Deferred income annuities (DIAs) recently have become popular. New regulations from the U.S. Treasury Department may increase their appeal, opening the way for so-called “longevity” annuities inside IRAs and employer retirement plans.
Later rather than sooner
With a DIA, you pay an insurance company now in return for a predetermined amount of cash flow in the future.
Example 1: Grace Palmer is age 55, planning to retire at 65. She buys an income annuity now for $100,000. Depending on the specific features Grace requests, if she starts to receive payments immediately, she might get around $400 a month ($4,800 a year) as long as she lives.
Instead, Grace agrees to wait until she retires at 65 to start payments. In return for giving up her money for 10 years, with no return, Grace might get lifelong annual payouts of $800 a month. (Exact amounts will depend on the contract terms and the annuity issuer.)
Even later Certain DIAs are known as longevity annuities. They begin paying out late in life, so they appeal to people who are concerned about running short of money if they live into their late 80s or 90s or beyond.
Example 2: Instead of starting her DIA payouts at 65, Grace asks for them to begin at 75 or later. Such a delay could increase her payouts to $2,000 a month or more, as her remaining life expectancy would be limited. Grace enters into this arrangement to assure herself that she’ll have substantial cash flow if she lives until an advanced age.
Solving the distribution dilemma
Until recently, such longevity annuities were impractical for retirement accounts because required minimum distributions (RMDs) typically start after age 70ó. Seniors would have to take RMDs on the annuity value even though no cash would be coming from the annuity.
Example 3: Suppose Henry Adams had bought a longevity annuity inside his IRA to begin payments at age 80. At age 70ó, when Henry has $500,000 in his IRA, the annuity issuer values the contract at $100,000. Under prior rules, Henry would have had to take RMDs based on a $500,000 value even though he had only $400,000 currently available. Henry would have been required to withdraw (and pay tax on) a relatively large amount, even if he doesn’t need all the money he’ll withdraw.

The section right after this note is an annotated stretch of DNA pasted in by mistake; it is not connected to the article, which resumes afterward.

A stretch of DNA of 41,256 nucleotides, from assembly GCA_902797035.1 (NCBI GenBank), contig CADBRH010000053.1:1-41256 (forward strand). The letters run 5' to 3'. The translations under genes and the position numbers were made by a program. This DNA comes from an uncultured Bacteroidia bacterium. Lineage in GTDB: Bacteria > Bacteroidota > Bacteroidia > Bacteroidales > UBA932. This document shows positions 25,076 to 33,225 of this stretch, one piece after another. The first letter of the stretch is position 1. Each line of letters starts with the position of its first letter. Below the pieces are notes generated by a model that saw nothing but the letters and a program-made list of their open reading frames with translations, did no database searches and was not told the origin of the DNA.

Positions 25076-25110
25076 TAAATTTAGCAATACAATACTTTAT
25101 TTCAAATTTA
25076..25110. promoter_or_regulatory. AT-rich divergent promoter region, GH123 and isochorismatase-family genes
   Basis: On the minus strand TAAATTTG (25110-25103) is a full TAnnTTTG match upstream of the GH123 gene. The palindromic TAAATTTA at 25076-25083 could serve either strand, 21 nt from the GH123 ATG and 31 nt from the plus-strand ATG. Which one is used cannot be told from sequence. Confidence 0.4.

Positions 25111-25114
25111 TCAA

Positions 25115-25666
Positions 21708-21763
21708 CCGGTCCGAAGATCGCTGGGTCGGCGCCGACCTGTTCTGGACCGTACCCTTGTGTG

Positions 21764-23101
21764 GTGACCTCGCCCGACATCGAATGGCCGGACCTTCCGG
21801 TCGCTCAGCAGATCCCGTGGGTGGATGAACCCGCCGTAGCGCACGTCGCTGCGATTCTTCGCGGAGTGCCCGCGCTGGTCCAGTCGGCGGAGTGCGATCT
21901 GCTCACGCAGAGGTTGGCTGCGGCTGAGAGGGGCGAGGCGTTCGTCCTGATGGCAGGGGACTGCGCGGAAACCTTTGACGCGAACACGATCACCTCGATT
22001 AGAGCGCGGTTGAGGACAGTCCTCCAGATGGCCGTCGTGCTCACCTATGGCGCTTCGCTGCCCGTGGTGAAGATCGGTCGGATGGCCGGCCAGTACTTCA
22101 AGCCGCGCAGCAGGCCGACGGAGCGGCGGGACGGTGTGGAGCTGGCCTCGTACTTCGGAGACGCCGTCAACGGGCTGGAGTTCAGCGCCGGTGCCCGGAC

This unfavorable tax treatment would continue, year after year, as long as Henry waited for his longevity annuity. Thus, longevity annuities were not attractive for retirement accounts and few people bought them in their IRA.
This situation is about to change. In July 2014, the Treasury Department issued final regulations on qualified longevity annuity contracts (QLACs). If annuities meet certain conditions, they will be considered QLACs. (See the Trusted Advice column “Rules for QLACs.”) That way, the account value won’t count for RMD calculations.
Pros and cons
Some insurance companies are working on QLACs that are expected to appear in 2015. QLACs might appeal to seniors who are likely to live well beyond normal life expectancy and who are concerned about running short of money. In addition, individuals who would like to trim their RMDs and, thus, leave more to heirs, may consider buying QLACs. The regulations permit QLACs to have a return of premium feature, which would pay beneficiaries the amount invested yet not paid out in annuity payments by the time the annuity purchaser dies.
On the downside, QLACs will not be permitted to have any liquidity features for the buyer. If a taxpayer invests $100,000 in a QLAC, all she can get in return will be her annuity payments.